Clinical trials are an integral part of advancing scientific research and delivering promising new treatments. Research gathered from a clinical trial can help to advance our knowledge in preventing, detecting or treating a disease. This research could lead to safer and more effective treatments, an improved quality of life for those affected by a disease and could ultimately lead to a cure.
There are several reasons why one might want to participate in a clinical trial. A healthy volunteer may choose to be involved to advance medical research. A person living with an illness may choose to get involved in a clinical trial because existing treatments have failed and their participation may give them access to new, possibly cutting-edge treatments that may improve their health condition. Getting involved in a clinical trial may also give a participant access to expert care and detailed health monitoring. As well, participating in a clinical trial is a step toward bringing improved treatments to the market and increasing treatment options for those suffering from the same disease or condition.
A clinical trial is a rigorous study involving human volunteers to test the safety and/or effectiveness of an experimental treatment, a medical device or procedure. It may also involve an alternative use of an existing treatment or a combination of treatments.
Typically, prior to trials in humans, safety and effectiveness studies are conducted in animals providing ‘preclinical’ safety and efficacy data. If there is sufficient data to support advancing an investigational treatment to human trials, the pharmaceutical company developing the treatment then submits an application to one or more regulatory agencies. This application contains data from laboratory studies, including research in animals, to support research of the investigational product in humans. It also contains a clinical trial protocol which details how long the clinical trial will take, how many participants will be involved, the tests and medical procedures involved and the goals of the study. In parallel to this regulatory review, an ethics board also reviews these materials and any information that will be provided to a potential trial participant in order to protect the rights of participants and to ensure transparent, fair and ethical communication.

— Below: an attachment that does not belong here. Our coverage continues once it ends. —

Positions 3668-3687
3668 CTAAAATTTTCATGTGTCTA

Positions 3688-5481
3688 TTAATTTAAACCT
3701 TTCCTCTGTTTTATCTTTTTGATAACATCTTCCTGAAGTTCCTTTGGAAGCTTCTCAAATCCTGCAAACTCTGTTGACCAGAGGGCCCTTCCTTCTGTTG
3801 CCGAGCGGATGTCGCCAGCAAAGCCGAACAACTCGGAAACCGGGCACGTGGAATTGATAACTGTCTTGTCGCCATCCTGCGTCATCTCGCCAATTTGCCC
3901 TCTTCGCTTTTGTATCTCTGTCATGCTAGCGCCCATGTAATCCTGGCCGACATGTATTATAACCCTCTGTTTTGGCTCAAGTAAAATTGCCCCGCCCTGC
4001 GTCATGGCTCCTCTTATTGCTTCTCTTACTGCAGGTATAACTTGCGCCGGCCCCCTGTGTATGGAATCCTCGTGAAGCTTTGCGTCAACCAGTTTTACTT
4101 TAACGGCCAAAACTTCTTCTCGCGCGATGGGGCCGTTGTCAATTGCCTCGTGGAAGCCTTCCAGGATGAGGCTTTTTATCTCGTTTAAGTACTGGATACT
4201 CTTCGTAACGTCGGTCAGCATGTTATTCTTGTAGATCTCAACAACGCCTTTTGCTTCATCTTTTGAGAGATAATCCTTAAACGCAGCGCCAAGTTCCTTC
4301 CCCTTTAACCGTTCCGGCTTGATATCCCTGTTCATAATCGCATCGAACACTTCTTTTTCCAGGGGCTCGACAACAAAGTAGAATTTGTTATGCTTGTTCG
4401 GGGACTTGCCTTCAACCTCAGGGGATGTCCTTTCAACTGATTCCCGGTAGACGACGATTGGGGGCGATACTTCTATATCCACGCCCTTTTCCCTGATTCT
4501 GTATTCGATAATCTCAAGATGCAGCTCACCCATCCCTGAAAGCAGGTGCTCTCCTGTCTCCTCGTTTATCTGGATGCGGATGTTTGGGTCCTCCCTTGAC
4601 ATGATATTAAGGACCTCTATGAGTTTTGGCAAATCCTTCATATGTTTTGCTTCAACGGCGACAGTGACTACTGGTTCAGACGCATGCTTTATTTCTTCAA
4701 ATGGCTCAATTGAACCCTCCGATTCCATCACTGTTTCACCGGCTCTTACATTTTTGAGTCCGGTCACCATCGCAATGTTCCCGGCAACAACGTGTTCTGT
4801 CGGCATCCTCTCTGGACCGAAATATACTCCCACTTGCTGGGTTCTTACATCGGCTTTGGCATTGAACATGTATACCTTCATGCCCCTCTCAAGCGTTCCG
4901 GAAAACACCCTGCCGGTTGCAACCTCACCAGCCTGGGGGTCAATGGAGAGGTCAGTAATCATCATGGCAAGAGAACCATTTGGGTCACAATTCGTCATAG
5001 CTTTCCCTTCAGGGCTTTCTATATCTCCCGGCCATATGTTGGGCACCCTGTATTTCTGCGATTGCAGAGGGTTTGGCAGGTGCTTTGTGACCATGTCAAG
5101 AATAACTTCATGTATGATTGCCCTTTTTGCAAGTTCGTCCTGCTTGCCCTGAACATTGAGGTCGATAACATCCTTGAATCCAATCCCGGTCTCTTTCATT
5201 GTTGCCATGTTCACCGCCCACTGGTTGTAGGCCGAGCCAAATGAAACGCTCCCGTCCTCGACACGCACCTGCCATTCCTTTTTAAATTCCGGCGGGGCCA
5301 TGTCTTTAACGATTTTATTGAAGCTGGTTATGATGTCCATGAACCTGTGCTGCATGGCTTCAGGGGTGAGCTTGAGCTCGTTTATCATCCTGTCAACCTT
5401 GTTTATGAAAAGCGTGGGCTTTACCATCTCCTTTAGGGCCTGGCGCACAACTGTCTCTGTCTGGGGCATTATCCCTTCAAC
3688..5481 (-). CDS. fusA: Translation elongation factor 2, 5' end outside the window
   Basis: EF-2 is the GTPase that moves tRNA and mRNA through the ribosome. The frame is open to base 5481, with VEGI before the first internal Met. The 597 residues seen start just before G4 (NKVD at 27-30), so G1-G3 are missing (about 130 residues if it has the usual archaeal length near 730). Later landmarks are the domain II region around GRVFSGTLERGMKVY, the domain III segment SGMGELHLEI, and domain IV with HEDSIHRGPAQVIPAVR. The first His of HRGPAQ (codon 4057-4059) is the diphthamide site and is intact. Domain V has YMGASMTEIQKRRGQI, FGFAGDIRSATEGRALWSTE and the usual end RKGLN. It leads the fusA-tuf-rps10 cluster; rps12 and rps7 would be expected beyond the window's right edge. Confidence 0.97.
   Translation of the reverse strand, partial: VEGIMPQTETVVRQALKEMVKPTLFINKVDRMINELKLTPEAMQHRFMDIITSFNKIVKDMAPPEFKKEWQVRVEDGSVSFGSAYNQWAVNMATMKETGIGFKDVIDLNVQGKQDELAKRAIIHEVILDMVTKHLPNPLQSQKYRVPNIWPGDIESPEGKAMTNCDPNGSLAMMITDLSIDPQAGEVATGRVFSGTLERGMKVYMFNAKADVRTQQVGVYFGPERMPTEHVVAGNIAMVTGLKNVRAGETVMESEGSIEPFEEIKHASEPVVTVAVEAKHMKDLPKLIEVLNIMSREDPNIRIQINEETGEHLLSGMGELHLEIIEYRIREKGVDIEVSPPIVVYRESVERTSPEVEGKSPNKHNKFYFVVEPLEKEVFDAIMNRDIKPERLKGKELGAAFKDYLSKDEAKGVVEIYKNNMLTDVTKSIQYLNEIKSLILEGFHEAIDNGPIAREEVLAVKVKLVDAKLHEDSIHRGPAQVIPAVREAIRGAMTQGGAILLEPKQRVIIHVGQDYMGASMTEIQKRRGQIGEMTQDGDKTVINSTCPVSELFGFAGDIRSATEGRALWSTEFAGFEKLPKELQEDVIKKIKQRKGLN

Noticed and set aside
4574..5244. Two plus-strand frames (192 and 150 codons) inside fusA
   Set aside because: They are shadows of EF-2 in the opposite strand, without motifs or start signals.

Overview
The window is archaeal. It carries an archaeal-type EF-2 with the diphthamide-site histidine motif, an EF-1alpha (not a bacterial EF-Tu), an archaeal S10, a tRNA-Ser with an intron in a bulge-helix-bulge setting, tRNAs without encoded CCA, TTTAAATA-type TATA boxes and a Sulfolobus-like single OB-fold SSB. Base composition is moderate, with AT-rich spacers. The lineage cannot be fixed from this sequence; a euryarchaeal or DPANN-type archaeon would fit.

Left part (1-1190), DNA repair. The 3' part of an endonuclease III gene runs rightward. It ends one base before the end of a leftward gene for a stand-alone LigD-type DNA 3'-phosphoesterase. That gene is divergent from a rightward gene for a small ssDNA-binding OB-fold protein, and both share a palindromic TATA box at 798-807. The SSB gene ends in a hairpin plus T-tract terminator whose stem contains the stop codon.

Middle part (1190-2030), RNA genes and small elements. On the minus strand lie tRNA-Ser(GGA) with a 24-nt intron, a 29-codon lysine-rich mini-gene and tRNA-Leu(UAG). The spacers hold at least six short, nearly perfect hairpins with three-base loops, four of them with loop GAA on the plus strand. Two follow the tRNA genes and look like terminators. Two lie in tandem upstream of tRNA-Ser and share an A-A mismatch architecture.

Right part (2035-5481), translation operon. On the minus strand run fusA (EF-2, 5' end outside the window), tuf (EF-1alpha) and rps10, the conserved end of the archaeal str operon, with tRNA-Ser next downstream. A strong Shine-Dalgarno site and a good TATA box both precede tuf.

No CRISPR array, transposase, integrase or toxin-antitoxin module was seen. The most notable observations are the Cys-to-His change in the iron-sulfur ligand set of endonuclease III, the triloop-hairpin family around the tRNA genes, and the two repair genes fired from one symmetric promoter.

It typically takes 5 – 10 years of laboratory, animal and human clinical research before an investigational treatment, medical device or procedure can be considered for market approval. There are a number of clinical trial stages before an experimental drug or device becomes commercially available.
At each stage, a pharmaceutical company may determine there is not sufficient evidence to support advancing the product to the next successive stage and may choose to discontinue development.
Anyone considering involvement in a clinical trial should conduct due diligence to ensure the clinical trial is a fit for their needs. If you are considering participating in a clinical trial, here are some important tips to think about:
Clinical trials ensure that any investigational treatment, medical device or procedure is thoroughly investigated to assess risks and benefits. Without clinical trials, it would not be possible to bring ground-breaking new therapies to those who would benefit from them. Each clinical trial participant contributes to improving our understanding of a disease and advancing a potential new treatment, medical device or procedure. Clinical trial participants have contributed and will continue to contribute to scientific research that will lead to improving diagnosis, prevention and the treatment of disease and improving the quality of life of those living with illnesses and advancing towards a cure.
Dr. Hal Gunn is the CEO of Qu Biologics, a biotechnology company developing Site Specific Immunomodulators (SSIs), new investigational immunotherapies designed to activate our body’s innate immune response and restore normal immune function in the targeted organ or tissue to reverse the chronic inflammation underlying many diseases, such as inflammatory bowel diseases. Qu Biologics is recruiting participants for three clinical trials in Crohn’s disease, ulcerative colitis and lung cancer.
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